MR. RHODES: Sure, Margaret. So, on your first point, look, we abstained, as Samantha explained, for a number of reasons. First, the United Nations, we continue to believe, is a flawed venue for this issue in that it has frequently been used to single out Israel, often through completely over-the-top exercises, that -- again, when it comes to final status issues, we believe that those should be negotiated between the parties.
So, for instance, there have been many different resolutions kicking around over the course of the last year. We would not have supported or abstained from voting on a parameters resolution. We would have vetoed any resolution that we thought sought to impose a solution that sought to impose a view on the final status issue.
So, again, I think an abstention reflects the reality that we don't want to suggest that the United Nations should be used for efforts beyond this one to address final status issues, or to recognize a Palestinian state, or to endorse a set of parameters.
On the narrow question of the resolution that was put in front of us, we saw a resolution that in large part was consistent with U.S. policy. And that, combined with the trend lines I spoke of, informed our decision.
We also abstained because while there was balance, as I discussed, in that the resolution addressed and condemned violence and incitement of violence, we thought that that could have been more prominent in the resolution; that there was more time devoted to addressing Israeli activities than the type of violence and incitement that we've seen. And so, again, it did not, in terms of the weight of emphasis on the different issues -- it was not sufficiently elevating at length the issues that we care very deeply about. We're pleased that that was included, but again, when you see horrifying knife attacks, when you see continued incitement to violence, you see continued anti-Israeli or anti-Semitic slogans and calls for violence from with the Palestinian Territories, that gravely concerns us. And that's an enormous obstacle to peace, of course.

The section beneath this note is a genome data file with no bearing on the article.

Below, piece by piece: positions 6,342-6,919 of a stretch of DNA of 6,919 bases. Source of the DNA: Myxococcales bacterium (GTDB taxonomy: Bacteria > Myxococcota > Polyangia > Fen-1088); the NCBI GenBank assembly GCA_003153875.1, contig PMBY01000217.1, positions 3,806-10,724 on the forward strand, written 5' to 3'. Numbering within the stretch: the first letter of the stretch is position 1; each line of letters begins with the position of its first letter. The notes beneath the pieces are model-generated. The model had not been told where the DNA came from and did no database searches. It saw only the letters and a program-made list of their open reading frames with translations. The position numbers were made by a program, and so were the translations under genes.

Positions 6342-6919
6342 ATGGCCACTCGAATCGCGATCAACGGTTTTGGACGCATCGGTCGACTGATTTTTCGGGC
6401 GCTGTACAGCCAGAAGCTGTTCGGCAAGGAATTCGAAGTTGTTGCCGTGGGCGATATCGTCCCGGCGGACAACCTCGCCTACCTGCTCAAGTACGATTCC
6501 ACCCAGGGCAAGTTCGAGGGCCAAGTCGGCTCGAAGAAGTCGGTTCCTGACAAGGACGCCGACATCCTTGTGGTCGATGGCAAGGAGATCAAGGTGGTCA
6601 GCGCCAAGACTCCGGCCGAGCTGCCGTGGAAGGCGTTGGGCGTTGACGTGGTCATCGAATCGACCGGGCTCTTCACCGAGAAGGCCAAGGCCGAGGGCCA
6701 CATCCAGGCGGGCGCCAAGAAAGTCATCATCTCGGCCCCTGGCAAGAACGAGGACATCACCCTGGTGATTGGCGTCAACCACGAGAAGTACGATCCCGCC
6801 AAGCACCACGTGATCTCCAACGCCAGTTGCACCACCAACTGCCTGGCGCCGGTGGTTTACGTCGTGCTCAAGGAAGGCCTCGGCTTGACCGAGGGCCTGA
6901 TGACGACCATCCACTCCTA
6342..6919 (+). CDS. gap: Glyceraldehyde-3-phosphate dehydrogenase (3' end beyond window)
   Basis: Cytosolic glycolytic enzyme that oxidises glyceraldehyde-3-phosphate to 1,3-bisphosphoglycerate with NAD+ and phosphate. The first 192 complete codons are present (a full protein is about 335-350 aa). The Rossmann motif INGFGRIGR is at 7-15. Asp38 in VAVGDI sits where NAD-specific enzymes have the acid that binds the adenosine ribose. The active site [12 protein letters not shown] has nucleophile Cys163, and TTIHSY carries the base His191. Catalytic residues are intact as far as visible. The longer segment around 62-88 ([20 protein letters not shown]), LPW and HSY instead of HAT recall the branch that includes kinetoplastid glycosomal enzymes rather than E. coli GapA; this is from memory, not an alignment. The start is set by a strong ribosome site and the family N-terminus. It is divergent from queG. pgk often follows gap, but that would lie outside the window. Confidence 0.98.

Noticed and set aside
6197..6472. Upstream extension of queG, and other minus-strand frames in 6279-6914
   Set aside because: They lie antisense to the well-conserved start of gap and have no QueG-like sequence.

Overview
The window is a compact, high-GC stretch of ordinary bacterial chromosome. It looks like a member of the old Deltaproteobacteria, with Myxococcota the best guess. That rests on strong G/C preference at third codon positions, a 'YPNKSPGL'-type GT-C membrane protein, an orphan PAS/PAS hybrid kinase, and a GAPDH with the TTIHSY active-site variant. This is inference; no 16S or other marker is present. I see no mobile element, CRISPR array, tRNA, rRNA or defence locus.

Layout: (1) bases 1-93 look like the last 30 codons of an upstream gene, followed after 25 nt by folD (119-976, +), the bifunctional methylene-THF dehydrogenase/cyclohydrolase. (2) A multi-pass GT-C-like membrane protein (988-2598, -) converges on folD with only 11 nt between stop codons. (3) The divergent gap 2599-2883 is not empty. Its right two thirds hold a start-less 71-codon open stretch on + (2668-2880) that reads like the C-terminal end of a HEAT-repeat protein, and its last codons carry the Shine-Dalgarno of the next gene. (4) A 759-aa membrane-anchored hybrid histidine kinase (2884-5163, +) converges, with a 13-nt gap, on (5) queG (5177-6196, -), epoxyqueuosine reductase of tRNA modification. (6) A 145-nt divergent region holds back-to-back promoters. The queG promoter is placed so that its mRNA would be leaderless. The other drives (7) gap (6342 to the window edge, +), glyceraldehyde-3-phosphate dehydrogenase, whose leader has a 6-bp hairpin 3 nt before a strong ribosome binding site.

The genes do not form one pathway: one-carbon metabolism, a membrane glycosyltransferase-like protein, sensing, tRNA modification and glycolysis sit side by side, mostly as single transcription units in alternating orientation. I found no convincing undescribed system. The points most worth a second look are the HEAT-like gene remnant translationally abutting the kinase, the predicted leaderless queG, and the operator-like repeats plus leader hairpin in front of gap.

So again, that explains that abstention, those two issues -- the U.N. as a future venue for final status issues, given its history, and the emphasis in this resolution being more focused on Israeli activity than some of the concerning activities that are addressed in the resolution with respect to the Palestinians but I think could have been addressed at greater length.
With respect to U.N. funding, whenever this issue comes up, the United States would only be hurting itself by seeking to hurt the United Nations. We work through the United Nations to do an enormous range of activities that are very important to our own national security interests -- to provide life-saving assistance, to deal with the Syrian refugee crisis. So if we were to cut funding for the United Nations in response to this resolution, all we would be doing is hurting other people, hurting our own interests, and, frankly, it doesn't make a lot of sense to do that, particularly given to your last point.
Look, this is a statement, an affirmation of the view of the international community. That's what it is. You are correct that it does not -- it is not something that is going to impose a consequence beyond affirming that view of the international community. And so, in that regard, we felt that given that, that's our view and that's been a longstanding view of this administration and the international community that we could abstain from this and allow this resolution to go forward.